The day is not far off when the bust of Lord Northcliffe will look down across the vast atrium of the Associated Newspapers headquarters as staff traipse into work in trainers, jeans, sloppy T- shirts and even on skateboards.
Northcliffe House is home to the Daily Mail and The Mail on Sunday, famously two of the most traditional, pressure-cooker newsrooms in British media, where a heads-down atmosphere of professionalism prevails. Mention clothing brands like Vans and Diesel and you'll probably be directed towards the company's distribution vehicles.
But the dawn of jeans and T-shirts is fast approaching and will be a graphic indication of how one of Britain's most famous news media organisations has firmly embraced the internet age. In June, Andy Hart will move his Associated New Ventures troops from their current home in Charlotte Street to Northcliffe House. This is no fledgling operation. Associated has spent pounds 100m on new media in the past two years and Hart, who is 39, expects the digital division to be delivering in excess of 10 per cent of the total group profits this financial year.
This, he says, is "a massive turnaround", given that the division "lost more than we made" when he joined the company three and a half years ago. "It reflects the growth and maturity of the online market and reinforces that we are following the right strategy."
In the British online property market Associated is now second only to Right move. In the jobs sector, where it owns Job-site, it is number one and its main competitors are not newspaper-linked sites but independents Monster and Total Jobs.
Hart's tactics have been based on targeting and buying up successful new media businesses, retaining the existing management. He's assembled a portfolio of 13 website brands, mainly in property, travel and jobs. "We realised the winners would be businesses that understood their markets and built technology to facilitate the needs of users."
Associated's key property sites are Find a Property (mid-market, residential and predominantly based in London and the South-east), Prime Location (national, up market and bought by Associated for pounds 48m) and Homes & Property (a companion site to the Evening Standard's property supplement). The division has expanded into legal, pharmaceutical and secretarial job sites.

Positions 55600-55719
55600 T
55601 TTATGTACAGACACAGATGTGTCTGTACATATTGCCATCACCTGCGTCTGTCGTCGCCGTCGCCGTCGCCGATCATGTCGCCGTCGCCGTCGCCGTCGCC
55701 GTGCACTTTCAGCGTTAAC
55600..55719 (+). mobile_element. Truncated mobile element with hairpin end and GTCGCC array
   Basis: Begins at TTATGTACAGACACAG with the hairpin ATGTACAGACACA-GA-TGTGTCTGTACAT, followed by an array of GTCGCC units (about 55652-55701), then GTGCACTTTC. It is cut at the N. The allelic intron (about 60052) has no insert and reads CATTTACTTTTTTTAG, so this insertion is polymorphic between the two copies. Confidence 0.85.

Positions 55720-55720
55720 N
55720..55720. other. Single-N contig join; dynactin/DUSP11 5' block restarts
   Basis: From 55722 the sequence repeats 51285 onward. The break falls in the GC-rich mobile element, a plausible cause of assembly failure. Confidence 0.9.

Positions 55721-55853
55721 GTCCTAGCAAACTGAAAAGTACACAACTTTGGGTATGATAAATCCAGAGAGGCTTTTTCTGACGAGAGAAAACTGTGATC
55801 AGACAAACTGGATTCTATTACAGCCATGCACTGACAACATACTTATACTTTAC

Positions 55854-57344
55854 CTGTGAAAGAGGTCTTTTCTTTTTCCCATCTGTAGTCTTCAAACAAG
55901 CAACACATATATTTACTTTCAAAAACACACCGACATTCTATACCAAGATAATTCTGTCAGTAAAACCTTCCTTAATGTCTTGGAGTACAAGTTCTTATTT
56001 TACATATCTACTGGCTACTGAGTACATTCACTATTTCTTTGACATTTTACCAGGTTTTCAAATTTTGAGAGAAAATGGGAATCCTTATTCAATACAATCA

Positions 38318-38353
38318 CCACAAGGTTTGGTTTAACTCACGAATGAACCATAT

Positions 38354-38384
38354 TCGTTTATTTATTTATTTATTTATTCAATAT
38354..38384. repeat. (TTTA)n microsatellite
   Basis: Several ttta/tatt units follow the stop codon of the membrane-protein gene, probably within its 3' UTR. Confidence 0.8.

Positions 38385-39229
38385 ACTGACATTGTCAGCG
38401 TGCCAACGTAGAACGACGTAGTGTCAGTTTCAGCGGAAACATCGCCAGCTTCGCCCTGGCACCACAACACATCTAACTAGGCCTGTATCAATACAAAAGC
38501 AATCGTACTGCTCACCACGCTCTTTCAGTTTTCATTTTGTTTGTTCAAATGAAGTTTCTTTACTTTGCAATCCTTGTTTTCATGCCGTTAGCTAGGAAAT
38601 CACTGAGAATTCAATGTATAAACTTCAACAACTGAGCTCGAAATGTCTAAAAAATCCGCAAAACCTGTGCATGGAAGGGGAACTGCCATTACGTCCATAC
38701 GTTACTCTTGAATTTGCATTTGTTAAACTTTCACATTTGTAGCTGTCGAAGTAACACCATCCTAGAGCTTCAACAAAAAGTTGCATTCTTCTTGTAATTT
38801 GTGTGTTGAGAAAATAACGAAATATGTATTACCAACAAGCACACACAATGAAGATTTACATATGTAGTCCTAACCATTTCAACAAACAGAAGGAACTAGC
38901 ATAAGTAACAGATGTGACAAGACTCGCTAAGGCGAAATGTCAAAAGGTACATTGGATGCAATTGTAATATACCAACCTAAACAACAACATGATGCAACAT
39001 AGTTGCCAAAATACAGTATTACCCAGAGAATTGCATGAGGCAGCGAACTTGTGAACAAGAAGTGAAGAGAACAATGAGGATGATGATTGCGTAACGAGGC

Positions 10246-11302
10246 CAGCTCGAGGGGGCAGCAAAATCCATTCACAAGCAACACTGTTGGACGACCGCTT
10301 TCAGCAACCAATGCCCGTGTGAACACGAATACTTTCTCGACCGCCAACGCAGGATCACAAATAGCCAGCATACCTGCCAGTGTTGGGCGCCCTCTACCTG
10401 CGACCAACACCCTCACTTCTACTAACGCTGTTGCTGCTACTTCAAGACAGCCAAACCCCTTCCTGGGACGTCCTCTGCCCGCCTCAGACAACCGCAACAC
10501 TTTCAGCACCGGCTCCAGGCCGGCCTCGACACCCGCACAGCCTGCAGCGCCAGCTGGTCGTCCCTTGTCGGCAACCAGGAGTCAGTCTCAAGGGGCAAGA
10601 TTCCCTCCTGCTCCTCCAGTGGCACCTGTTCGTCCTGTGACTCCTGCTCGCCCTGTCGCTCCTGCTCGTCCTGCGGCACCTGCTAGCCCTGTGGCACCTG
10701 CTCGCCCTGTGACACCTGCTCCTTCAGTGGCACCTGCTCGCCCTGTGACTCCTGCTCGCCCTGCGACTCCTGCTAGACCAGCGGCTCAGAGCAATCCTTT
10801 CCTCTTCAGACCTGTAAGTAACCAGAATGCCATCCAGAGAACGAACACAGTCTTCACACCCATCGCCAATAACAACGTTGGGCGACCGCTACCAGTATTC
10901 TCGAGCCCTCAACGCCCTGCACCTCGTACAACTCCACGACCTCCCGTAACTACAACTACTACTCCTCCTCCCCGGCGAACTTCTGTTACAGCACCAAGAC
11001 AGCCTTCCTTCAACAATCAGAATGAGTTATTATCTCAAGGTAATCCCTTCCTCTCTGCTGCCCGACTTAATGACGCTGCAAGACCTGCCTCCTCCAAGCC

Hart also presides over a portfolio of specialist digital magazines (such as the personal finance site thisismoney.co.uk) and companion sites to the group's newspapers (such as the Evening Standard's thisislondon.co.uk). The online empire also includes the Daily Mail's Mail Online site, which has a reader comments facility that allows editor-in-chief Paul Dacre and his colleagues to monitor feedback on stories.
Hart believes Associated's editorial values give his companion sites an edge over their rivals. (Which, in the case of thisis- money.co.uk, is other specialist personal finance sites.) Through its Associated links, thisis-money.co.uk offers "specialist journalists with a deep understanding of the market and an ability to publish in a very easy-to-consume way from a trusted source".
Like Rupert Murdoch and his News Corp empire, Associated has had an on-off relationship with the internet. Early sites, launched a decade ago, included Charlotte Street, aimed at women, the football site Soccernet, a jobs site called Big Blue Dog and Under One Roof, which was dedicated to property.
"Associated had tried to publish newspapers online and found it very difficult to "monetarise" them and create economic value," Hart says. "When people were searching online for information, facts and things to buy, this pack-aged product of a newspaper didn't translate directly." Its online adventure's big turning point came in March 2004 with the pounds 35m purchase of Jobsite, based in Havant, Hampshire. "Boy, has it given us a fantastic return," Hart says. …